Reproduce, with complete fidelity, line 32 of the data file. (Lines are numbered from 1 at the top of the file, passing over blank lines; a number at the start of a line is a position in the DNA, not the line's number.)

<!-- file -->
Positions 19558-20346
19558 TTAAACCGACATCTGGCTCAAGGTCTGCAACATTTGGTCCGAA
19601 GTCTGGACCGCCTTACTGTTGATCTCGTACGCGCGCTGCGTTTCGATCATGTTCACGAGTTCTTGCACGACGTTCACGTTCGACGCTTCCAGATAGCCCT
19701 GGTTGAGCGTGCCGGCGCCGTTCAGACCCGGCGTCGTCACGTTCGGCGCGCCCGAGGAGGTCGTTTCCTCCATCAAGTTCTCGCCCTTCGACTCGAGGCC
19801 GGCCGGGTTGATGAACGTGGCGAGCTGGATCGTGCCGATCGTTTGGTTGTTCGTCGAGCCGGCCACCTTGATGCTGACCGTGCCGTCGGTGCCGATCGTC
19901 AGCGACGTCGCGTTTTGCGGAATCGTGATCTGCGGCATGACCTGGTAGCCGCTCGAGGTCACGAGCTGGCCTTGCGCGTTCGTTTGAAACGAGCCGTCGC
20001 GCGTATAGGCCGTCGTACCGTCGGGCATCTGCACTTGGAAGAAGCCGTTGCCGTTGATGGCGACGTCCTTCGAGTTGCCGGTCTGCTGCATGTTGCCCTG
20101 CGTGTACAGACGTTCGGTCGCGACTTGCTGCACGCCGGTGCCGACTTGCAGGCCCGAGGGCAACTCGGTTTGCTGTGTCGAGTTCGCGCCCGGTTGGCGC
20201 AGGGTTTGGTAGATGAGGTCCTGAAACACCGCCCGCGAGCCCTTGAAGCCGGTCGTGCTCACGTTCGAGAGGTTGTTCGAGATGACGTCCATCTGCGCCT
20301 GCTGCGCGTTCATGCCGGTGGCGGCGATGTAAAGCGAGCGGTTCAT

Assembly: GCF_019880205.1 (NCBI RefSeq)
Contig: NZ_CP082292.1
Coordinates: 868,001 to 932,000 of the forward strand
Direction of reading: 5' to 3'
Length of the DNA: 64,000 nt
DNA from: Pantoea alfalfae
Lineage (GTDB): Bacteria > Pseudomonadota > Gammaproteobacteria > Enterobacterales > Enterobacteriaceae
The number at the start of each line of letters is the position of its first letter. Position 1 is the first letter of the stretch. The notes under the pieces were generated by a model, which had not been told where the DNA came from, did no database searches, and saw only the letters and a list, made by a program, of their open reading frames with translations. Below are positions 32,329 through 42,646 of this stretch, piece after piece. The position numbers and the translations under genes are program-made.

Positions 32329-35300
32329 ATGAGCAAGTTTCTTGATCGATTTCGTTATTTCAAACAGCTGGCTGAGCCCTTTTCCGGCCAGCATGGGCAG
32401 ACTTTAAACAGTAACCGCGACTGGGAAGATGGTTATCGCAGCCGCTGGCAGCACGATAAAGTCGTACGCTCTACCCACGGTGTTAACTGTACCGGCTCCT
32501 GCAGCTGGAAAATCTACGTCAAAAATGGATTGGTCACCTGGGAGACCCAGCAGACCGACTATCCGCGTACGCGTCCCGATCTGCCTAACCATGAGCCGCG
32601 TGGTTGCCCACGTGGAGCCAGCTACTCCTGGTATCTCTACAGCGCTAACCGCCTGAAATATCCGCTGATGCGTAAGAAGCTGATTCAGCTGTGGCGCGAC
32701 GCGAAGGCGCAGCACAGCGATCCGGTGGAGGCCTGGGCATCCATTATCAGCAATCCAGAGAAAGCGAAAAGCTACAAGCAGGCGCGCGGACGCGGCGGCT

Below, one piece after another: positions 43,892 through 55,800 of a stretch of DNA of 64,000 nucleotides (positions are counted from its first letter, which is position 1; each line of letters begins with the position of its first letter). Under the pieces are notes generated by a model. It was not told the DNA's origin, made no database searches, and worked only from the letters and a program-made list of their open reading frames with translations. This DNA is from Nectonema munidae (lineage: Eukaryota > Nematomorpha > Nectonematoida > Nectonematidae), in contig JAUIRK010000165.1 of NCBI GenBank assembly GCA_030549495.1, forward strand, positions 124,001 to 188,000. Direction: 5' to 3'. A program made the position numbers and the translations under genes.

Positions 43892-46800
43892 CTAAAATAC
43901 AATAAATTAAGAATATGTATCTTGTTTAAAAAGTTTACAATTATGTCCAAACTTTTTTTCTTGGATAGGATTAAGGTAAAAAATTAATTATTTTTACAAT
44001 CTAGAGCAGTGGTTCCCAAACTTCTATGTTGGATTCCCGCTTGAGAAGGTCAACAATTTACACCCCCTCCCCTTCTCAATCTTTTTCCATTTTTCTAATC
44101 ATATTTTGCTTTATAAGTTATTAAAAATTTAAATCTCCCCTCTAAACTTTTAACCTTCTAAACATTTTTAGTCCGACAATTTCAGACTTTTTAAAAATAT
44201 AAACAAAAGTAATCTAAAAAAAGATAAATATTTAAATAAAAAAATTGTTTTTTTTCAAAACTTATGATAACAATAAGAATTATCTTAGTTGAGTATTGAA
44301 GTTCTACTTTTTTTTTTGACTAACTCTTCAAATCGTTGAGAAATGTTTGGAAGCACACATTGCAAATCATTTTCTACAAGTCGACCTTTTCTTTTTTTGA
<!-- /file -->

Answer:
44301 GTTCTACTTTTTTTTTTGACTAACTCTTCAAATCGTTGAGAAATGTTTGGAAGCACACATTGCAAATCATTTTCTACAAGTCGACCTTTTCTTTTTTTGA